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Here's an election season joke for you- Q: How many Democrats does it take to screw in a lightbulb? A: It's irrelevant, they don't know they're in the dark! [pause for laughter]

Okay, okay, I'm no comedian, so I'll stick to blogging. But in all seriousness, I think there's some truth to the Democrats-are-out-of-touch-with-American-voters argument. A lot of people agree on this premise, but the reasoning behind it is hotly contested. I'm sure y'all have had it up to here with me and Adam and the centrist-liberal schism within the Democratic Party. Yet the rest of you seem to be woefully silent on the issue.

I'd like to bring to your attention an interesting piece by Michael Grunwald from yesterday's Washington Post, entitled "How to Reconnect with Voters and Realize Your Dreams of Victory: A Step-by-Step Guide for Democrats."

Yet despite the strength of its title, Grunwald's article fails to live up to its promise. Instead of offering a comprehensive plan to a gaining a Democratic majority, Grunwald's op-ed is really more a recounting of a debate familiar to most of us—the conflict between those within the party who want it to take a hard left towards views reminiscent of Eugene McCarthy, George McGovern, and Karl Marx, and those centrists who want to maintain the middle-of-the-road path that brought the Democrats their only White House victories in the last quarter of a century. (Can you tell whose side I’m on?)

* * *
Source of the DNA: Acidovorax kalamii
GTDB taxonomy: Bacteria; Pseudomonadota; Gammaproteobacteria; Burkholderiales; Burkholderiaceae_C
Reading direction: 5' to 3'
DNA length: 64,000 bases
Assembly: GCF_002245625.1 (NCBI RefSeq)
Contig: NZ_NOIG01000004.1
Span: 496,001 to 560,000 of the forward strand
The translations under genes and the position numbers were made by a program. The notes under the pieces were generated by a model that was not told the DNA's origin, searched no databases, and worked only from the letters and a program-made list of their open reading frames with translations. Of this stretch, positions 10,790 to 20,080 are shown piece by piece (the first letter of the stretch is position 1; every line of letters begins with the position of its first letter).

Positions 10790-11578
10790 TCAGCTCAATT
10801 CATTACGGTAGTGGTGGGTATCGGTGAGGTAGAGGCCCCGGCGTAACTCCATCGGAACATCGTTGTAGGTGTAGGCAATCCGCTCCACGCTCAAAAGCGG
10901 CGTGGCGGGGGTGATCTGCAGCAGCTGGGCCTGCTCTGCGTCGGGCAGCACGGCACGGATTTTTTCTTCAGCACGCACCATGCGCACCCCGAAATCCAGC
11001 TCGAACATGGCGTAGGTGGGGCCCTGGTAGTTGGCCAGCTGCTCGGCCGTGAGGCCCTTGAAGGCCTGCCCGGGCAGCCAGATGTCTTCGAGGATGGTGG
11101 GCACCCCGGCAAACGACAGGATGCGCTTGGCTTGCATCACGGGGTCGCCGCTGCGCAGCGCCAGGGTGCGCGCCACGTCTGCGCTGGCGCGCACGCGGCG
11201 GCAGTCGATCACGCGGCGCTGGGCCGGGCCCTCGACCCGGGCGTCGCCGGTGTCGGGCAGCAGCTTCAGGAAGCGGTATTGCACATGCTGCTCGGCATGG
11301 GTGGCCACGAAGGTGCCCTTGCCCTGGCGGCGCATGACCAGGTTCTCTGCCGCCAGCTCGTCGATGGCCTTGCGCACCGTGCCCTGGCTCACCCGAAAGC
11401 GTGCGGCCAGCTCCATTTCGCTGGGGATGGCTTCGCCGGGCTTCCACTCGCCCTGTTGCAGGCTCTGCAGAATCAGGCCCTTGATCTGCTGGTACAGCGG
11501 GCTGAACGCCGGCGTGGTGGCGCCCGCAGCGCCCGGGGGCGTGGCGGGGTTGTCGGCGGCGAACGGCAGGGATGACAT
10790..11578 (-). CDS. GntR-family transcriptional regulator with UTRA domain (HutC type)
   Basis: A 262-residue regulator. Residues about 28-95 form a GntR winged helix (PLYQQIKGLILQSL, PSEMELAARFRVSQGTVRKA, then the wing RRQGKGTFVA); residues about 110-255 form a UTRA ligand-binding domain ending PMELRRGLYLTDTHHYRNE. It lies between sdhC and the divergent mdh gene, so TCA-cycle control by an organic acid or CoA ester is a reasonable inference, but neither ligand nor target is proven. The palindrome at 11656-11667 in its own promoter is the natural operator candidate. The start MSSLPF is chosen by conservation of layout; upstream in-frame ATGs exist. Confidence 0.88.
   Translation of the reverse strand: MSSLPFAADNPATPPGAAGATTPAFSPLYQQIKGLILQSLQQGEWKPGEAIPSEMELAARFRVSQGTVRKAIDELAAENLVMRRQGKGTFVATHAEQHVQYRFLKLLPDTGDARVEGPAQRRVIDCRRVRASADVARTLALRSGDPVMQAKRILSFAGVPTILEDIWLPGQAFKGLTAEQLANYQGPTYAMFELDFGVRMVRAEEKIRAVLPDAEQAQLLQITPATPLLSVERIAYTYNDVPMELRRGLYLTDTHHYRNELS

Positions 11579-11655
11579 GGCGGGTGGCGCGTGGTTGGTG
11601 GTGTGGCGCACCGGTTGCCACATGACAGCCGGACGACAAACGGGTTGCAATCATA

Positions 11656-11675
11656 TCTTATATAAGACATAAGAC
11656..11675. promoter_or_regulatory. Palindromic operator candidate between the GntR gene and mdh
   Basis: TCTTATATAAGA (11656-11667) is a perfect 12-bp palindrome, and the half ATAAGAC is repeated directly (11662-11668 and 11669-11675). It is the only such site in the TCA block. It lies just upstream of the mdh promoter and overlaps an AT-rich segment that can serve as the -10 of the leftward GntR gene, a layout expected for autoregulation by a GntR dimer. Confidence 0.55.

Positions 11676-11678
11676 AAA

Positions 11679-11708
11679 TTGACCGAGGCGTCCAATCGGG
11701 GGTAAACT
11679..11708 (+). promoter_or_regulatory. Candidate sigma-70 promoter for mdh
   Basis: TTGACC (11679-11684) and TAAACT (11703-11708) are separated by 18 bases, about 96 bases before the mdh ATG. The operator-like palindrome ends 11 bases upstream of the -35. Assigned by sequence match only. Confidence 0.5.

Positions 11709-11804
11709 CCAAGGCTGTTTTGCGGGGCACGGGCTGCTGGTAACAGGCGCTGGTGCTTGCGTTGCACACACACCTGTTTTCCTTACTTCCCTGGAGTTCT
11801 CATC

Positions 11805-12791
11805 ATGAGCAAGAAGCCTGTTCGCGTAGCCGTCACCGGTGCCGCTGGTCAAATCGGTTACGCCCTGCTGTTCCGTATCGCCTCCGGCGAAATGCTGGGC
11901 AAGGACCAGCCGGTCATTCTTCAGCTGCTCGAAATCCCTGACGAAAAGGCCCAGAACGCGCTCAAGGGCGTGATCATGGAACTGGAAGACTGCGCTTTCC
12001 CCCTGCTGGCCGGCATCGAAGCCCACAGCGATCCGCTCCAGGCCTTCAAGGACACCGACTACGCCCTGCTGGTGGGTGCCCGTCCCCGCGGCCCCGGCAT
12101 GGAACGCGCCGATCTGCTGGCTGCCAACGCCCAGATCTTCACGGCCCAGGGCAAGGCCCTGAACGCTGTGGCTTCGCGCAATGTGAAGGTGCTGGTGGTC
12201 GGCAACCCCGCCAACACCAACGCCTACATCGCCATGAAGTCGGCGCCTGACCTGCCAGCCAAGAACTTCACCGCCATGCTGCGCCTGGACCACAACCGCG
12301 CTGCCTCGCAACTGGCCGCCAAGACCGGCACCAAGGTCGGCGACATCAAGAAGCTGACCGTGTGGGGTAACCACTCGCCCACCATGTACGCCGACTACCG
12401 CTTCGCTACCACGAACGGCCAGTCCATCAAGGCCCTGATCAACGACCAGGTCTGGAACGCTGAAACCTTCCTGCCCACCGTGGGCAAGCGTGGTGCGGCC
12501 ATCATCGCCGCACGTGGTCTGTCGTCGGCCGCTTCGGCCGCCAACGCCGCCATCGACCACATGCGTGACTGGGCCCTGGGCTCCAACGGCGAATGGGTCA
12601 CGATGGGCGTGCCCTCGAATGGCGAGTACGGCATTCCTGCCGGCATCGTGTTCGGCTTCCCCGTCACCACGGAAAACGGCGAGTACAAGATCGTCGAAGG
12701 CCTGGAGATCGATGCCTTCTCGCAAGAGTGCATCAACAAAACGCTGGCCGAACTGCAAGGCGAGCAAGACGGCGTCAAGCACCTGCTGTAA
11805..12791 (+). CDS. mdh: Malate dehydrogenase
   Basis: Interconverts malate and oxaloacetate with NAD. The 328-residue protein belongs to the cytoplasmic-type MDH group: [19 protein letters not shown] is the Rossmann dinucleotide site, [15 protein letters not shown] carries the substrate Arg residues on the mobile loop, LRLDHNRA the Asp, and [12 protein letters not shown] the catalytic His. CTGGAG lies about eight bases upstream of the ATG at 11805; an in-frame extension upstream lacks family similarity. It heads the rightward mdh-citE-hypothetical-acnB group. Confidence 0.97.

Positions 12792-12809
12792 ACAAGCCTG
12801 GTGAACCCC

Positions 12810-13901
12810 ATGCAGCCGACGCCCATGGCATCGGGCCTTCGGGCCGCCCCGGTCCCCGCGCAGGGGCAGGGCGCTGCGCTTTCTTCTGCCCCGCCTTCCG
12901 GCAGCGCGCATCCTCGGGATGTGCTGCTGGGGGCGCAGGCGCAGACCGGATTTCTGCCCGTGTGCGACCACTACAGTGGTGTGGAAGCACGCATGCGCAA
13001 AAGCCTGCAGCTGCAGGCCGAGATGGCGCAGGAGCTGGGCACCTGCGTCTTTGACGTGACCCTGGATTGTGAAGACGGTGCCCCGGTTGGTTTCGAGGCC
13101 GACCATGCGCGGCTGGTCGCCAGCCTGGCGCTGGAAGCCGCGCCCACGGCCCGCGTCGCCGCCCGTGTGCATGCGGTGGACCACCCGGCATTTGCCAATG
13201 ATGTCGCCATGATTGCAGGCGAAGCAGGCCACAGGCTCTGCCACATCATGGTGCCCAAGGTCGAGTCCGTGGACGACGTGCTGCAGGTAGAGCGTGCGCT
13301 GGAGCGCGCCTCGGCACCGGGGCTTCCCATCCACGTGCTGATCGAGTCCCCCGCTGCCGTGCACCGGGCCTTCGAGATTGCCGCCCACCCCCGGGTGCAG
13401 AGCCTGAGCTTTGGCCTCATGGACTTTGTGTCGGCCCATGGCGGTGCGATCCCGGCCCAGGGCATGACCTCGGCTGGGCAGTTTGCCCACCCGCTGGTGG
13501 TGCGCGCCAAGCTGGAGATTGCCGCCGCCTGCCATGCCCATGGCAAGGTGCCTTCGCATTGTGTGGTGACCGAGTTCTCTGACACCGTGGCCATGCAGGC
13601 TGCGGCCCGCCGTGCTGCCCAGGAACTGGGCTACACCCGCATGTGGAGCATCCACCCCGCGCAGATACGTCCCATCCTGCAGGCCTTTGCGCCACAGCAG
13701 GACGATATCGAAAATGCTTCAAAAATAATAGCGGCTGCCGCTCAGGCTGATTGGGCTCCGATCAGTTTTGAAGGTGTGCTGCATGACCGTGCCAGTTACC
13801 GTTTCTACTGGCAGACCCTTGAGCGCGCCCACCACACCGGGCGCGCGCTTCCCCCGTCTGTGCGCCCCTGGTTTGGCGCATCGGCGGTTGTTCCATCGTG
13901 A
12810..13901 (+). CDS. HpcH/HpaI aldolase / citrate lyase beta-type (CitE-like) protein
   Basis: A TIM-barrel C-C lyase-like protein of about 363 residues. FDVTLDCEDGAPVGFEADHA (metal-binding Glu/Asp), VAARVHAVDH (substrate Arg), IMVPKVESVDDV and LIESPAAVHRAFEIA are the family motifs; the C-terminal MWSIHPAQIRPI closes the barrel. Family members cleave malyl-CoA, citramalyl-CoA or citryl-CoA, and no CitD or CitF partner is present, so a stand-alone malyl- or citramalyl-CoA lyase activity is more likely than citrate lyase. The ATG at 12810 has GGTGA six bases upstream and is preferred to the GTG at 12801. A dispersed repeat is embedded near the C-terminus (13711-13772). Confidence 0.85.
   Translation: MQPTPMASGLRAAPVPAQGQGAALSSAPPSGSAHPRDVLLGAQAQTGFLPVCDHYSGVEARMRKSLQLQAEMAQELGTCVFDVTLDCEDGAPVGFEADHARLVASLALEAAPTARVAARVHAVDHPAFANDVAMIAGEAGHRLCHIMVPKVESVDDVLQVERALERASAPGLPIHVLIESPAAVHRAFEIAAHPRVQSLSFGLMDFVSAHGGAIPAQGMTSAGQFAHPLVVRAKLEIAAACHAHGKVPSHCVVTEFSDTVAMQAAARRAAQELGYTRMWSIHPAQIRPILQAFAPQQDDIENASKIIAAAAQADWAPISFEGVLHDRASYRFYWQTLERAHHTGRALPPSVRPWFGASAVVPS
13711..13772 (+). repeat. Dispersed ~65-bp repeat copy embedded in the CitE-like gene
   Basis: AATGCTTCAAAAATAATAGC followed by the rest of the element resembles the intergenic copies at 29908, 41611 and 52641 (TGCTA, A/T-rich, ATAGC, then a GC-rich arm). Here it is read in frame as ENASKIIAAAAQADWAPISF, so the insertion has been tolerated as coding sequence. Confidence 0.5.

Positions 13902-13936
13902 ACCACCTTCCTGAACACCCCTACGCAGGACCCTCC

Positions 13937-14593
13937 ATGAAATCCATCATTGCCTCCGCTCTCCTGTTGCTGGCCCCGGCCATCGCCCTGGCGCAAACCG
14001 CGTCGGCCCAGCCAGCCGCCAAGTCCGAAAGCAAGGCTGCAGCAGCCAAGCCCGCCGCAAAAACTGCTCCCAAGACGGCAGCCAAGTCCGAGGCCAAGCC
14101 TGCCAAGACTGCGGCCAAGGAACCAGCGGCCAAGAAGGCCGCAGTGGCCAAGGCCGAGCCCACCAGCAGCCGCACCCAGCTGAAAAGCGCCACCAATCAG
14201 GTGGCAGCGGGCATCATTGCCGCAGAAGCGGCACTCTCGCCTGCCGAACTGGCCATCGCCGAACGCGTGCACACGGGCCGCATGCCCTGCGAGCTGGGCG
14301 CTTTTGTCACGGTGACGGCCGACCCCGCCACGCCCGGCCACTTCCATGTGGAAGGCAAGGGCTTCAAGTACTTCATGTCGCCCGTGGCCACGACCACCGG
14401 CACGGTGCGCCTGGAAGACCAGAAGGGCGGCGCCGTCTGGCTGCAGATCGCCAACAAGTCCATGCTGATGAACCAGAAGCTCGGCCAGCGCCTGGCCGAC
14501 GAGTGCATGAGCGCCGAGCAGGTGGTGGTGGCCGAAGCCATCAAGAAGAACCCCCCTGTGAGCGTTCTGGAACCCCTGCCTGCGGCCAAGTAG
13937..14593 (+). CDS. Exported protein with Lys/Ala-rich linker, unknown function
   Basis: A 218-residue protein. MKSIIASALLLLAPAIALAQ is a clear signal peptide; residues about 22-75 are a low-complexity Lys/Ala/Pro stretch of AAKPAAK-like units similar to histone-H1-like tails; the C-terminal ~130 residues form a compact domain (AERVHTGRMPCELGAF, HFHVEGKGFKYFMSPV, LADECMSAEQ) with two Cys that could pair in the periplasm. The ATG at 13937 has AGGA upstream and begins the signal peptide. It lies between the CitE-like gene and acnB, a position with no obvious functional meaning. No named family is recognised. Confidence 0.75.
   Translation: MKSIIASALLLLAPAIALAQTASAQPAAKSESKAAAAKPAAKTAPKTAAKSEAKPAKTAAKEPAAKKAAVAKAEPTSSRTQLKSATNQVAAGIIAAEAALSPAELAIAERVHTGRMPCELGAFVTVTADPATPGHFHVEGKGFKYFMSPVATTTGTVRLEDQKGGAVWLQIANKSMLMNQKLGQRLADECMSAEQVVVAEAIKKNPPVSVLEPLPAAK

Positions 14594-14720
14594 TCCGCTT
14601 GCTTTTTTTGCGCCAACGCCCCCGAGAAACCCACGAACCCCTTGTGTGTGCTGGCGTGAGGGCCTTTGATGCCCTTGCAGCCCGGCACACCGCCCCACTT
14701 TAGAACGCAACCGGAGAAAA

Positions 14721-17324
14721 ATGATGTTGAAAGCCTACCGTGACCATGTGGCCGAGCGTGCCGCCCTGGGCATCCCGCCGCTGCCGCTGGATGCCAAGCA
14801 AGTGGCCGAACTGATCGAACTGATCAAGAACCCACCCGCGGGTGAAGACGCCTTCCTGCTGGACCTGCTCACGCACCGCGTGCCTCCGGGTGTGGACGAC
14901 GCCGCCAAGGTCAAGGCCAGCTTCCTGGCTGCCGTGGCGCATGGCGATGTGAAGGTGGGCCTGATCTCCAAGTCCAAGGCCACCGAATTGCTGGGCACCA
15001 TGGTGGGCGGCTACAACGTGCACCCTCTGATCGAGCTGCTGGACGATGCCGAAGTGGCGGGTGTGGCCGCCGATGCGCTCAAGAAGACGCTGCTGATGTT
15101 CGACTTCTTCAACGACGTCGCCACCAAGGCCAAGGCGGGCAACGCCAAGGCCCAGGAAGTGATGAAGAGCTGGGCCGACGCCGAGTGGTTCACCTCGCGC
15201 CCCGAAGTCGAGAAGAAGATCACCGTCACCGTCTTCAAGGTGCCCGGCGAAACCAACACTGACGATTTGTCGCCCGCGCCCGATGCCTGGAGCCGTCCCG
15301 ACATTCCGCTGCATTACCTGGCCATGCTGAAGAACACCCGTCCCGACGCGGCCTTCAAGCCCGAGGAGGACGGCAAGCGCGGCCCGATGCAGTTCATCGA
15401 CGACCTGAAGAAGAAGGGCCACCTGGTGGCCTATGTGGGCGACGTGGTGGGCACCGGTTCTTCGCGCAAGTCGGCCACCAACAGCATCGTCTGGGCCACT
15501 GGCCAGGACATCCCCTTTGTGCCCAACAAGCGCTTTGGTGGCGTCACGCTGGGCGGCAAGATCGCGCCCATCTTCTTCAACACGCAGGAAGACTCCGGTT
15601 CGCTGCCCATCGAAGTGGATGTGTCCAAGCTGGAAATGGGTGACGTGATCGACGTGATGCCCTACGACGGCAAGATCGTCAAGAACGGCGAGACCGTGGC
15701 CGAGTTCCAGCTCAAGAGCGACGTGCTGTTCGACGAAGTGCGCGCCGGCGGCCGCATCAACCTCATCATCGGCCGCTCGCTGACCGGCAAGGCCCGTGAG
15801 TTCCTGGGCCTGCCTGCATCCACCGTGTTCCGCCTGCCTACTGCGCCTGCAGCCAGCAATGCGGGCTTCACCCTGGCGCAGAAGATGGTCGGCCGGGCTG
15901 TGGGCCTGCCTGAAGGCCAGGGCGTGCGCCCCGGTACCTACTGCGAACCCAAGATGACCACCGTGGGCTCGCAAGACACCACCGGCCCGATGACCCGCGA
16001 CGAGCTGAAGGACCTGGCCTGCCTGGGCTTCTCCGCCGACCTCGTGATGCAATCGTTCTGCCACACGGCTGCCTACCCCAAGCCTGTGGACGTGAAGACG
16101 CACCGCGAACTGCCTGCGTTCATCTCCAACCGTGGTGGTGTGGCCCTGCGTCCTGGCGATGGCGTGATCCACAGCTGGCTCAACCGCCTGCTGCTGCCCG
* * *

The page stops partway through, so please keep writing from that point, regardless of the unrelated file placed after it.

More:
On one side of the party are the liberal activists and bloggers who very nearly propelled Howard Dean to the nomination in 2004 and who were largely responsibly for handing him the chairmanship of the DNC last year, much to the consternation of inside-the-Beltway centrists within the party. This side maintains that Democrats must learn to grow a little backbone, standing up for progressive policies and running liberal Democratic candidates who are anti-war, pro-choice, pro-gun control, and anti-Bush. This half of the party, Grunwald argues, wants Democrats “to be less apologetic, less wishy-washy, more willing to speak truth to power, more . . . liberal.” Until they define themselves as a clear Republican alternative, the left flank argues, the Democrats are destined to remain the minority party.

On the other side are the moderates of the party, who argue that in order to win elections, the Democrats must appeal to the middle-class heartland voters concerned more about national security and taxes than social issues like gay marriage and school prayer. These Democrats want the party to run candidates who are “less elitist, less negative, more respectful of red-state values, more . . . moderate.” These centrists want a party that appeals to the middle class values voters in a country that is essentially right-of-center. Otherwise, the argument goes, Democrats will be doomed to remain the hoity-toity party of the overeducated “we know what’s best for you” urban elite.

Grunwald does not offer an opinion on which of these sides is most likely to result in Democratic gains in November, reflecting a party that is still torn between the two positions. The liberals can point to some impressive victories so far this campaign season—in Montana, grassroots candidate Jon Tester won by a huge margin the right to face off against incumbent Sen. Conrad Burns for a highly poachable seat against establishment pick John Morrison, who outspent Tester by nearly a 2-to-1 margin in the primary.